stop wasting time with well meaning but ineffective self-improvement methods that are not working.

You must stop promising yourself that “Today will be the day I turn my trading around”.

Yes, positive thinking is good. However, after weeks, months or years of positive thinking without consistent results, it’s time to realize that positive thinking is not enough.

If you are not seeing dramatic improvements in your trading, I recommend that you stop wasting your time with affirmations, audios, self-hypnosis, law of attraction, EFT, TFT, and all other change methods that have not gotten you where you want to be (or at least, drastically change the trend of your trading results).

My experience has shown that while those methods are helpful for some issues, they are not the right tools for stubborn trading psychology challenges.

STEP 2: Learn and accept this key fact: If you already know how to trade and have a method that gives you an edge in the market, and yet you are still struggling, the root cause of your challenges is this:

Certain “programs” in your subconsciou s mind are
ruining your ability to trade your method and
take the profits the market offers you.

These programs destroy your trading performance much like a virus destroys the performance of your computer.

These performance destroying programs in your subconscious mind include:

* “I’m a winner. I will NOT walk away after losing. Only wussies step aside when the going gets tough. I will fight until I clearly win, or clearly lose”

This program, which helped you greatly in your life before trading, now leads to blown up accounts, severe losses, and outbursts of emotional and out of control trading.

This program literally forces you to keep trading when you know you should get up and walk away. This program of “I will not walk away after losing” will continue to destroy your account until it is identified and deleted. Which is when you can finally start trading with consistency and control.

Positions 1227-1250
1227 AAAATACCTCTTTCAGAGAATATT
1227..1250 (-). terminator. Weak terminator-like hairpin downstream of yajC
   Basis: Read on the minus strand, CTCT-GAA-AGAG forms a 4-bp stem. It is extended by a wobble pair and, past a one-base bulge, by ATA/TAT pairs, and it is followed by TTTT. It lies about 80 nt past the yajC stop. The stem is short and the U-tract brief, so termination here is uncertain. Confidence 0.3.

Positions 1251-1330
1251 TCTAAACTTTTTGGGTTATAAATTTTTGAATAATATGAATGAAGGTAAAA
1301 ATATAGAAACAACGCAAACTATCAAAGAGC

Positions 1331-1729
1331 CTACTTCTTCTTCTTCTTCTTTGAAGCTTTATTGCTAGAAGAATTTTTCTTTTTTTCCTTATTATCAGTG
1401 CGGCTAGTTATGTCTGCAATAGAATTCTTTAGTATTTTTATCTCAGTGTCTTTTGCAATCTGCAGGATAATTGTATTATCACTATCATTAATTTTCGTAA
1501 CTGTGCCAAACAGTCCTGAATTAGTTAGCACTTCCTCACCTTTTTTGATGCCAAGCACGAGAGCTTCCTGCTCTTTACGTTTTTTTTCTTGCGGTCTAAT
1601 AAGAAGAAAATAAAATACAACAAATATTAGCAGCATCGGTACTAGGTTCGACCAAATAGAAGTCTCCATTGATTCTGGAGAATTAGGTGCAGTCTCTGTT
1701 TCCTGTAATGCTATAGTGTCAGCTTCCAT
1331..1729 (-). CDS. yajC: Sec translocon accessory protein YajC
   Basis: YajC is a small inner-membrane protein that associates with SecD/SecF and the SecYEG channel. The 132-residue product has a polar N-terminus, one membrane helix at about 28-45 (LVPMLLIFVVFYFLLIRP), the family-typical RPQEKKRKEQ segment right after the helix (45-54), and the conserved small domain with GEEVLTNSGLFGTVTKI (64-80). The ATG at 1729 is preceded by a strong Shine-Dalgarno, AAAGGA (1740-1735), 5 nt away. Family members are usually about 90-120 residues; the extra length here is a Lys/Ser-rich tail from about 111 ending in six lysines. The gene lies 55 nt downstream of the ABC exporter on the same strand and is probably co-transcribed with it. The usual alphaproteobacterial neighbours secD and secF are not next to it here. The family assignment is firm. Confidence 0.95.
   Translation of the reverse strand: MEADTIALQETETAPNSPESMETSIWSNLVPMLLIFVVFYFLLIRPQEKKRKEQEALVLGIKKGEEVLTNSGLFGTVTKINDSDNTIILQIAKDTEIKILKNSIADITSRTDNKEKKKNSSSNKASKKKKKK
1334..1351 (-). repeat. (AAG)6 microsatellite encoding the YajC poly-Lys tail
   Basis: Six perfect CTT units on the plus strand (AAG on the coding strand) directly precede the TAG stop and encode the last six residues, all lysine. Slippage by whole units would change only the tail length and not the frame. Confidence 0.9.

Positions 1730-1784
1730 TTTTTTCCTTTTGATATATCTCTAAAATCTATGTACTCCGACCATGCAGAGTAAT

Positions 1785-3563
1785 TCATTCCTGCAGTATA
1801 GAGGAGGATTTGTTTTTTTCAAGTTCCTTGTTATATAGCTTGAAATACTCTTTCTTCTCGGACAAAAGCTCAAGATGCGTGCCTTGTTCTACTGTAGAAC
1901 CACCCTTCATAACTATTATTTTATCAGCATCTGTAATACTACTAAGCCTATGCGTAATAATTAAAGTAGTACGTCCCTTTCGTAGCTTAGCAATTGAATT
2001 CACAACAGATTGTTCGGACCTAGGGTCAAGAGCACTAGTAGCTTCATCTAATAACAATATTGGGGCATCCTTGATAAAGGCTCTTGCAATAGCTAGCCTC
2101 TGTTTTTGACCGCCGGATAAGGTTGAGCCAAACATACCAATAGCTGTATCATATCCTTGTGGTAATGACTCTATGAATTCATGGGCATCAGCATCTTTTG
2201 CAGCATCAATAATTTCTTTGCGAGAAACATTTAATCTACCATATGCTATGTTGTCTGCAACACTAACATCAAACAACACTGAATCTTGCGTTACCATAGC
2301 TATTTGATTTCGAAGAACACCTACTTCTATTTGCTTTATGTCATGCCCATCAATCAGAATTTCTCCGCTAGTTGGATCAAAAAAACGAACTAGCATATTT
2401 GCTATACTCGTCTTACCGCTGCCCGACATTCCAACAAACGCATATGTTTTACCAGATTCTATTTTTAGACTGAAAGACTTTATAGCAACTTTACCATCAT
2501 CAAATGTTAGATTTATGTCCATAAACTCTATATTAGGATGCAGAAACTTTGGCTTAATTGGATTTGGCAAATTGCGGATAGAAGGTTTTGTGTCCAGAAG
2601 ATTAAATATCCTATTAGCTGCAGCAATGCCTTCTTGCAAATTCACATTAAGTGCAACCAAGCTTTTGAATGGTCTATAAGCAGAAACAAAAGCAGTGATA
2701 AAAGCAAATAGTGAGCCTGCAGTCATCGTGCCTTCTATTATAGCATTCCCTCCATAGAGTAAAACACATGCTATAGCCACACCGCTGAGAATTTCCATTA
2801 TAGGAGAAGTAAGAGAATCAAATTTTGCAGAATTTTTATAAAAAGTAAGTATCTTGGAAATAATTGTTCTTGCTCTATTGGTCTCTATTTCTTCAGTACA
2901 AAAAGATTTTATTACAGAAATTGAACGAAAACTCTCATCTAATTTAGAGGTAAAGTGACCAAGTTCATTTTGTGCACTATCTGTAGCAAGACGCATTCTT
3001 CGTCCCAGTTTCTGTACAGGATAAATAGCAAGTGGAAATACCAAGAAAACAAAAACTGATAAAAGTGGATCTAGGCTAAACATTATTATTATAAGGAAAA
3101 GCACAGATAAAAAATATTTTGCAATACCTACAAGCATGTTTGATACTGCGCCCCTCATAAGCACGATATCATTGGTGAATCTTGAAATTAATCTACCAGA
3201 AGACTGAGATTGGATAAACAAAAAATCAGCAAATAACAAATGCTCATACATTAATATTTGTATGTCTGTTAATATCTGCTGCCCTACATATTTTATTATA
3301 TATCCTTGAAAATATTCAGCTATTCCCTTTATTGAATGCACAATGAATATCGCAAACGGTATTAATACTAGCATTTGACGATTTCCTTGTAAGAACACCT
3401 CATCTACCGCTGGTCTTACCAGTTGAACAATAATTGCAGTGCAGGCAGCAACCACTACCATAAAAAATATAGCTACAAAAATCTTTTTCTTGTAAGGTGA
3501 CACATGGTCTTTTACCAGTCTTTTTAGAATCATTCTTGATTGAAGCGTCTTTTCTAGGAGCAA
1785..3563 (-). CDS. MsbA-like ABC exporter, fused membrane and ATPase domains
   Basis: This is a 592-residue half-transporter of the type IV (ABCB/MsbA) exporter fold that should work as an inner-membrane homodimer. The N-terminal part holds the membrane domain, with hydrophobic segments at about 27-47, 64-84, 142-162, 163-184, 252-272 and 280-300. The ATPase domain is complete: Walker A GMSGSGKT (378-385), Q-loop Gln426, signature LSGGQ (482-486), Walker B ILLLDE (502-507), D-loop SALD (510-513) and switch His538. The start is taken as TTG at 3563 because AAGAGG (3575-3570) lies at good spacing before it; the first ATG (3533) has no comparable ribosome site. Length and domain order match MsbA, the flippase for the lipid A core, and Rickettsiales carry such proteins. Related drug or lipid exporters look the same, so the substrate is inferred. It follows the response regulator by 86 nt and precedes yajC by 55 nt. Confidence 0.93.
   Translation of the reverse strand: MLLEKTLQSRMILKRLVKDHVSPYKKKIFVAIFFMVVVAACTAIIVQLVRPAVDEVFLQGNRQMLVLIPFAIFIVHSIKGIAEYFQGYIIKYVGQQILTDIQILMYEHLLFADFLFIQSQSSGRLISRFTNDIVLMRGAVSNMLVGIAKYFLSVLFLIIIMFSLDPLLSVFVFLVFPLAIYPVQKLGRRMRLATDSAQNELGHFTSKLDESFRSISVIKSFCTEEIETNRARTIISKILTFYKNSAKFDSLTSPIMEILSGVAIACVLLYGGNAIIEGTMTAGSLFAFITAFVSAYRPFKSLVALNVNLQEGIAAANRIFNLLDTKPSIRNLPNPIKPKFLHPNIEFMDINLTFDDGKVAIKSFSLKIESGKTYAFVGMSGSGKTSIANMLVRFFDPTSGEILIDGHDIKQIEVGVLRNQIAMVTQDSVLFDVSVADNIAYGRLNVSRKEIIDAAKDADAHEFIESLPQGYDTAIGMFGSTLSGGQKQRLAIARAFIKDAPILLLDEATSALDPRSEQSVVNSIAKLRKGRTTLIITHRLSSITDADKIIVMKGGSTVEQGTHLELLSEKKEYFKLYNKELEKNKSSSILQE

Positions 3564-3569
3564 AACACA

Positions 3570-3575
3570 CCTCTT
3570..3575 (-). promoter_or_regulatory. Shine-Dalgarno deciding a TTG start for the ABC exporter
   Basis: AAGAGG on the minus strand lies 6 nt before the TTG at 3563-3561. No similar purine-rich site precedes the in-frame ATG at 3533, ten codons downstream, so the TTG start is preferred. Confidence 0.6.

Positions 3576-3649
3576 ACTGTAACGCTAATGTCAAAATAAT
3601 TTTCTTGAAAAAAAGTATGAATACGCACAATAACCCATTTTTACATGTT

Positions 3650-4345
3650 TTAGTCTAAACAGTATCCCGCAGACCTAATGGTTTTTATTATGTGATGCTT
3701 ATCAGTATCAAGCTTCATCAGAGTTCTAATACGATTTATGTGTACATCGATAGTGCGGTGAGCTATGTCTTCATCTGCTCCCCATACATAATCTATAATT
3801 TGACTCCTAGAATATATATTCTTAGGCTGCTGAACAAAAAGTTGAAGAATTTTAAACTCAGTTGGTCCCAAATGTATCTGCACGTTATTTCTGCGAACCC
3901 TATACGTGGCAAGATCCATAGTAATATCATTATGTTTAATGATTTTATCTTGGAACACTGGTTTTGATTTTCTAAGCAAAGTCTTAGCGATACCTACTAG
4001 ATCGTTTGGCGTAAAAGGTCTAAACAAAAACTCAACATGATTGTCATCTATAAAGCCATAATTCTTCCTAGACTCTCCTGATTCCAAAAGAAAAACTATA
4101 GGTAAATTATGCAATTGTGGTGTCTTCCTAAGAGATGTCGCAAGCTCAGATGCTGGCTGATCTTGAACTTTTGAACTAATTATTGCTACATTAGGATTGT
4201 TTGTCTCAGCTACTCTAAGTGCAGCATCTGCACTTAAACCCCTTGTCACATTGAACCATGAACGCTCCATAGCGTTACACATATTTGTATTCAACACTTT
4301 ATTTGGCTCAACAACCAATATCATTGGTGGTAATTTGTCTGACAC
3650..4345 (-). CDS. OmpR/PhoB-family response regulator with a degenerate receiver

* “I hate losing, it makes me feel out of control, and I take it personally”

If you have this “hatred of losing” program, and you also have a program to avoid confrontation with forces greater than your own, this program will force you to hesitate. it may actually totally paralyze your ability to enter the market.

This program, and related programs, may be forcing you to MISS 80%-90% of high probability trades that your method offers you.

This program is VERY strong. It will easily overpower and crush willpower, promises, affirmations, NLP, hypnosis, and most other methods that traders attempt. The trader will struggle until this program is deleted.

* Many more profit destroying programs are listed and explained below .

Like the most dangerous part of an iceberg, these subconscious mind programs remain hidden beneath the surface.

While these programs lurking under the surface are hidden to your conscious mind, when you crash into the iceberg of negative subconscious programing, the jolting damage done to your account is quite visible:

You lose money, suffer wild swings in your account balance, and/or blow up your trading accounts, even though you have a winning method!

These subconscious mind programs are many, many times
more powerful than willpower or discipline.

While No successful man or woman wants to admit that his willpower and discipline can NOT overpower a problem, if you want to save your trading career, then you must accept this fact:

Your subconscious mind is so powerful it will
consistently overpower discipline and willpower
as easily as a tiger will devour a mouse.

You must face the fact that discipline and willpower are NOT the right tools for stubborn problems that fail to improve.

Which leads to 2 very important trading rules: (More key trading rules are explained in detail during my webinar, which you can download at the end of this page.)

* Positive thinking -at the expense of accuracy – will DESTROY your trading career!